Empirically Examining the Individual-Level Determinants of Job Searching Outcomes: a Non-linear Analysis under the Case of Chile
Ruohan Wu (),
Yuexing Lan and
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Ruohan Wu: University of North Georgia
Yuexing Lan: Auburn University at Montgomery
Xueyu Cheng: Clayton State University
Journal of Economics, Race, and Policy, 2018, vol. 1, issue 1, 3-15
Abstract This paper empirically examines the determinants that can help job searchers successfully find jobs. We acquire individual-level data from the 2009 National Employment Survey of Chile and use an innovative non-linear estimation which examines the influences of two individual-level factors: job searchers’ searching efforts and their previous work experience. It is found that whether one searcher is actively searching and whether the searcher has been employed before both significantly affect the job searching outcomes. To be specific, actively searching for jobs with resumes and social networks as well as public assistance provides more opportunities to successfully find a job. Similar consequences may occur for someone without previous work experience. Furthermore, the disparities in the job searching results are also affected by multiple individual characteristics, such as age, gender, and education level. For example, active searching only significantly helps men but not women and those people with average instead of higher education backgrounds find jobs, while previous work experience can help women or those who receive higher education find jobs more easily. Relevant policy implications are also discussed.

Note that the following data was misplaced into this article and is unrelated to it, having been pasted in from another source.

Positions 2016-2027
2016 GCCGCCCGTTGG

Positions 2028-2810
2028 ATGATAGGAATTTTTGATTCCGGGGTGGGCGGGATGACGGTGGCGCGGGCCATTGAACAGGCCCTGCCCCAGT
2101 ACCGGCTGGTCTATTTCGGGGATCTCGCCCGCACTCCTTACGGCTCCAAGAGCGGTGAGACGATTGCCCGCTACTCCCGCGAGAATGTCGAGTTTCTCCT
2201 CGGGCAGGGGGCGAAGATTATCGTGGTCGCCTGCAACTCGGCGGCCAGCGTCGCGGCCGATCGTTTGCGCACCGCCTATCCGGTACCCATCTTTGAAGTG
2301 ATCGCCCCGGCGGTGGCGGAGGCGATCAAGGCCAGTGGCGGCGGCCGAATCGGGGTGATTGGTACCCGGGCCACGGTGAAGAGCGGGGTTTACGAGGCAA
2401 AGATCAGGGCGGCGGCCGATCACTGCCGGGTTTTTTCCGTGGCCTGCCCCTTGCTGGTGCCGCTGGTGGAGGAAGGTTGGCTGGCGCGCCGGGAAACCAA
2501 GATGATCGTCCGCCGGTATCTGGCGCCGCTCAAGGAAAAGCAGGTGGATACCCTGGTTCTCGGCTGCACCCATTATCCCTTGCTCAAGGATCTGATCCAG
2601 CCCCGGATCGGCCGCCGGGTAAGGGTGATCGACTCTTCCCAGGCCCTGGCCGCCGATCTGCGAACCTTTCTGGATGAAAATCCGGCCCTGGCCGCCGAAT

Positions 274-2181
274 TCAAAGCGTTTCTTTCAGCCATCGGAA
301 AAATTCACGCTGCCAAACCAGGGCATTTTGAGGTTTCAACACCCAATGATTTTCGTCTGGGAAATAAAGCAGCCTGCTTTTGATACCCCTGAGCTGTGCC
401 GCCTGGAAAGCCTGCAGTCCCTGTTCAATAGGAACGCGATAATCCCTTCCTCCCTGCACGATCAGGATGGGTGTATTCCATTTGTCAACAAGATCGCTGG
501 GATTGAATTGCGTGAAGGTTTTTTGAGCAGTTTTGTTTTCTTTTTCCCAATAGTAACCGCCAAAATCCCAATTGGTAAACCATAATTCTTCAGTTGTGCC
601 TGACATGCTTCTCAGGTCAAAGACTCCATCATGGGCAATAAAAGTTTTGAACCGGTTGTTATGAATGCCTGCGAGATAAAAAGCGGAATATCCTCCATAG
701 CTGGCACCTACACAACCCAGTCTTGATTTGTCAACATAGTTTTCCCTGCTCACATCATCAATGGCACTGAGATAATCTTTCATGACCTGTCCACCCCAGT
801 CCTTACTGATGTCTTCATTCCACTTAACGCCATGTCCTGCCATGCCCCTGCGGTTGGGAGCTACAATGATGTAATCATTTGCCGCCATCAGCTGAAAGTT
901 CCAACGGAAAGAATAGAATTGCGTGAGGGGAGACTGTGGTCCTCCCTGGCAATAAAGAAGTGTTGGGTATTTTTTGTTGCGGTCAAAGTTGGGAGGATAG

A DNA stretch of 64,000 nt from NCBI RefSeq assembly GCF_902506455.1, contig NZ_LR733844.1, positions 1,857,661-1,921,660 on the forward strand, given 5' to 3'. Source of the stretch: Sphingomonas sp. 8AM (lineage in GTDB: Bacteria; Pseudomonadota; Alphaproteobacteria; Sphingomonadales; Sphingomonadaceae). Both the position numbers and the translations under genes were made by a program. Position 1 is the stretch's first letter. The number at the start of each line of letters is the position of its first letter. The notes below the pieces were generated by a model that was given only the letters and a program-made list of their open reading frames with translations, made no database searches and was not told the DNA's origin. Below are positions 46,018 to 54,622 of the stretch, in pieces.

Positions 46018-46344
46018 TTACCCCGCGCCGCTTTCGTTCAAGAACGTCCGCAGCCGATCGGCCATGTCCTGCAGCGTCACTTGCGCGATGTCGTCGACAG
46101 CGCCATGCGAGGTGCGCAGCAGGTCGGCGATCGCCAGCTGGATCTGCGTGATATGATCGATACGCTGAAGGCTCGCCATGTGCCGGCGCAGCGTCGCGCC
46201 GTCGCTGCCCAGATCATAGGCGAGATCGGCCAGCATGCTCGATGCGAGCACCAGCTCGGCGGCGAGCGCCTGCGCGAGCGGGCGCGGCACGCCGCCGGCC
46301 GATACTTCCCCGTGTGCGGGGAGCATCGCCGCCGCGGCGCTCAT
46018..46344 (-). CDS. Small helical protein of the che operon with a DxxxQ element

Keywords: Job searching; Active searching; Previous working experience; Education; Gender; Age (search for similar items in EconPapers)
JEL-codes: C13 J10 J64 (search for similar items in EconPapers)
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